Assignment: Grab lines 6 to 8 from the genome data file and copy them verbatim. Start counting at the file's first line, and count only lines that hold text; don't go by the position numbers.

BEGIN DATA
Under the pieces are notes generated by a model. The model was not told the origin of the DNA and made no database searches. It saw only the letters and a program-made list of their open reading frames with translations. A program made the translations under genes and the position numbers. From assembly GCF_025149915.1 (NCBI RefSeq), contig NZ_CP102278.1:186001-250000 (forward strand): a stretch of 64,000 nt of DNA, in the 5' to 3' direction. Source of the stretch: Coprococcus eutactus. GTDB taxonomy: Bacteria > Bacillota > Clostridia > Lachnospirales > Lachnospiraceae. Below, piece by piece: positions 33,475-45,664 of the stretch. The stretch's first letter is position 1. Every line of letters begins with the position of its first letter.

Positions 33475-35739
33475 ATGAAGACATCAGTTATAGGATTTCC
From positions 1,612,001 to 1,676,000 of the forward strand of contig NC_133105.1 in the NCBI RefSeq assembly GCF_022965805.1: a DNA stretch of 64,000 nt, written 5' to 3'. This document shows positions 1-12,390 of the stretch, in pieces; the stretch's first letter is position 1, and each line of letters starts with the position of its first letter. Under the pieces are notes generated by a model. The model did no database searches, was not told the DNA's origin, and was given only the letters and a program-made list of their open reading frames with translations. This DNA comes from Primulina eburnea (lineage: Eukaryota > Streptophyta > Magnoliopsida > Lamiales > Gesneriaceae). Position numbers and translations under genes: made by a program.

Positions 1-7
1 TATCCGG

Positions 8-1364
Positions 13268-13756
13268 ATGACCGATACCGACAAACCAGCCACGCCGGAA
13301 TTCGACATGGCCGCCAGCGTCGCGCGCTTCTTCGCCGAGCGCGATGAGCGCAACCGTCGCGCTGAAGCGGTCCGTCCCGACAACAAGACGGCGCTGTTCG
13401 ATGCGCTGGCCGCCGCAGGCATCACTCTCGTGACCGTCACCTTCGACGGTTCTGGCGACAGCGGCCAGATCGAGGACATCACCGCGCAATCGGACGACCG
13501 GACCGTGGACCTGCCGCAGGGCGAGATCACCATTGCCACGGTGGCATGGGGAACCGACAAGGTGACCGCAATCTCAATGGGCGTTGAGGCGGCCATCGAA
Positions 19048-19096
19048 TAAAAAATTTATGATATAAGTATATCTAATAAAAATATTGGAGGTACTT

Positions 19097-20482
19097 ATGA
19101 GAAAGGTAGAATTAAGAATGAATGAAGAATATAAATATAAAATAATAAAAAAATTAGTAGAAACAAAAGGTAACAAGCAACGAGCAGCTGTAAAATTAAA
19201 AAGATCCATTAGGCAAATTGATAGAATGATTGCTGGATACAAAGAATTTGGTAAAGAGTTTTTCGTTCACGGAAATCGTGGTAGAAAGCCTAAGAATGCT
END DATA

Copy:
1 TATCCGG

Positions 8-1364
Positions 13268-13756